Based on the onion industry cold storage inventory report conducted by the National Onion Action Team at the end of May 2013, the country’s total red and white onion cold storage stock this year amounted to over six million bags (152,000 metric tons) vs the expected average monthly consumption of 14,000 metric tons or a total of 112,000 metric tons for the eight  months lean period from June to January 2014 before the new harvest. 

However, the movement of local onions in the domestic market is very slow or, in fact stagnant and not moving at all, while the price is too low due to the presence of unfair competition from smuggled onions especially in the Visayas and Mindanao regions. 

Local onions, mostly produced in Central Luzon and stored in major cold storages around Central Luzon and Metro Manila, are not being withdrawn and shipped to Visayas and Mindanao due to the smuggled onions originating from China and India.

 This can be easily observed in the non-movement of the regular weekly 100 to 120 x 20ft container van loaded with onions destined for the southern ports.  As a result, adversely affected are the non-withdrawal of the local cold storage onion stocks inventory in Metro Manila and certain areas in Central Luzon – making onion farmers desperate and on the verge of bankruptcy – and who are now  pinning their last hope on the Bureau of Customs to control the  “openly, rampant, and widespread” entry of onions in the southern ports.   

The farmers requested Commissioner Rozzano “Ruffy: Biazon of the Bureau of Customs for a dialogue regarding the rampant smuggling.  The requested dialogue was granted on 24 July 2013 with 27 farmers participating. Among the BOC officials who attended the gathering aside from Commissioner Biazon were Horacio Suansing – Deputy Commissioner for Enforcement; Director Fernandino Tuazon – Customs Intelligence and Investigation Service (CIIS) and Director George Aliño – Enforcement Service and other top BOC officials.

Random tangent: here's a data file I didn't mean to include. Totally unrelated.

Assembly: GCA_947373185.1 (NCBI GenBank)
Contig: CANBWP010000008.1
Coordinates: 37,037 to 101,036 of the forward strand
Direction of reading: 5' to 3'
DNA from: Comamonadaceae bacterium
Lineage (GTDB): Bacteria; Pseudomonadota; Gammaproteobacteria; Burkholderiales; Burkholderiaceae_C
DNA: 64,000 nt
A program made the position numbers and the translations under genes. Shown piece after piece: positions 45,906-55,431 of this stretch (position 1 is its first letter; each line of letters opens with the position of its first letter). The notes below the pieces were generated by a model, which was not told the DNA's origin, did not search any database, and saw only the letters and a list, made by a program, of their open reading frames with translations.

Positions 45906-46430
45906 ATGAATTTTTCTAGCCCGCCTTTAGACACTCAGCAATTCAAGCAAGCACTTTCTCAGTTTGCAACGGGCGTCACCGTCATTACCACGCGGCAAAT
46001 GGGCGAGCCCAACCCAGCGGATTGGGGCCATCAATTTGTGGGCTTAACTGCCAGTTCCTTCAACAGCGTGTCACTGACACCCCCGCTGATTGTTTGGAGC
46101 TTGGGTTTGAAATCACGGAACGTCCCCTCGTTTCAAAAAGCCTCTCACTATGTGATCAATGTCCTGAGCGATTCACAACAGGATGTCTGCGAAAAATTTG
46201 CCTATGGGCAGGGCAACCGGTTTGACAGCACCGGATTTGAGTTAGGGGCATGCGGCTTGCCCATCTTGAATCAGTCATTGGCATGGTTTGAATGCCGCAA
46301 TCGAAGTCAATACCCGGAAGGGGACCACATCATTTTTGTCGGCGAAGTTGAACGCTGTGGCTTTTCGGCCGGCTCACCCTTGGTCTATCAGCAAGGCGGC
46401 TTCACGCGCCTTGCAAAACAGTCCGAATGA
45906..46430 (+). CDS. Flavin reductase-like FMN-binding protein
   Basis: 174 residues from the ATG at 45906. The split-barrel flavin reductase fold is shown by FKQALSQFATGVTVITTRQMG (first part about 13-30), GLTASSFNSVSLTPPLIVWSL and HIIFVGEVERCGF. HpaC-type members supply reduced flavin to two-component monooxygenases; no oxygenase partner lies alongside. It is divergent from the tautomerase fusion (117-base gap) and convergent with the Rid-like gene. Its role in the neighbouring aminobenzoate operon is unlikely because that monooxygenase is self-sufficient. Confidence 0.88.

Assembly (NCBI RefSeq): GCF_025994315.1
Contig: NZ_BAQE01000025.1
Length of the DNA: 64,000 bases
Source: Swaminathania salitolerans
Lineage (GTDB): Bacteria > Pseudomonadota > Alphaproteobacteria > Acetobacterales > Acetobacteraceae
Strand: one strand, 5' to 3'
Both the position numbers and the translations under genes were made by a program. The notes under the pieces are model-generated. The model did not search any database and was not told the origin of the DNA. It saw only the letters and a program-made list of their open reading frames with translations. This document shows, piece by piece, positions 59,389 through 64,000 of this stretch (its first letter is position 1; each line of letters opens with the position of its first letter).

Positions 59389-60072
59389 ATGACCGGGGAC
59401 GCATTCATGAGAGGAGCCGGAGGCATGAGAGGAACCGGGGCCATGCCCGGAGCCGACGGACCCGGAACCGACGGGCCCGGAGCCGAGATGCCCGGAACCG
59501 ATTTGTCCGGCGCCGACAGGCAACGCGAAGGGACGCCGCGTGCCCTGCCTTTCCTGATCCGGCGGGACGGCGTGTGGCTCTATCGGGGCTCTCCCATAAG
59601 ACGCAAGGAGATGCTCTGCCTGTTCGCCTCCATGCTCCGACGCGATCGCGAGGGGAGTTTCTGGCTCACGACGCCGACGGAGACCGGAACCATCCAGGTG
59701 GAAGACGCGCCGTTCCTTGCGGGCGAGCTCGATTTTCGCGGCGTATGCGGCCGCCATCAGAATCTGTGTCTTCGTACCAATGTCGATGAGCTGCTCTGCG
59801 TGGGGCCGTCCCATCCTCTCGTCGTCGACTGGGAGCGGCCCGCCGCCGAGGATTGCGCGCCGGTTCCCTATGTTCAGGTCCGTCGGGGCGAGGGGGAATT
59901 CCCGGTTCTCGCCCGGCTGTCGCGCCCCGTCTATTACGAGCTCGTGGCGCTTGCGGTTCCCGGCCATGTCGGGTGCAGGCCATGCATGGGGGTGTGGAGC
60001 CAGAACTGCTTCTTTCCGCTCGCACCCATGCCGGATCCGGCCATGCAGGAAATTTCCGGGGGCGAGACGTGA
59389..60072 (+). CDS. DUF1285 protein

During the meeting, expressed his personal commitment to help the Filipino farmer who is most adversely affected by smuggling.  He called on them to help BOC in its anti-smuggling drive and suggested that regular dialogue be conducted to provide the agency with intelligence information. 

The Customs chief pledged that in their next dialogue he shall order BOC frontliners particularly the Customs Collectors of the different ports to attend and participate in the meeting because the latter are on top of the Customs cargo clearance processes and have a direct hand in the release of imports. 

Pursuant to the BOC-farmers agreement, the Director of the Customs Intelligence and Investigation Service (CIIS) issued a memorandum to all CIIS frontliners to closely monitor reefer containers and alert those suspected to contain smuggled agricultural products. 

 As of today, it was reported that a number of shipments of garlic and onions have been seized by BOC authorities as a result of the strengthened surveillance and monitoring.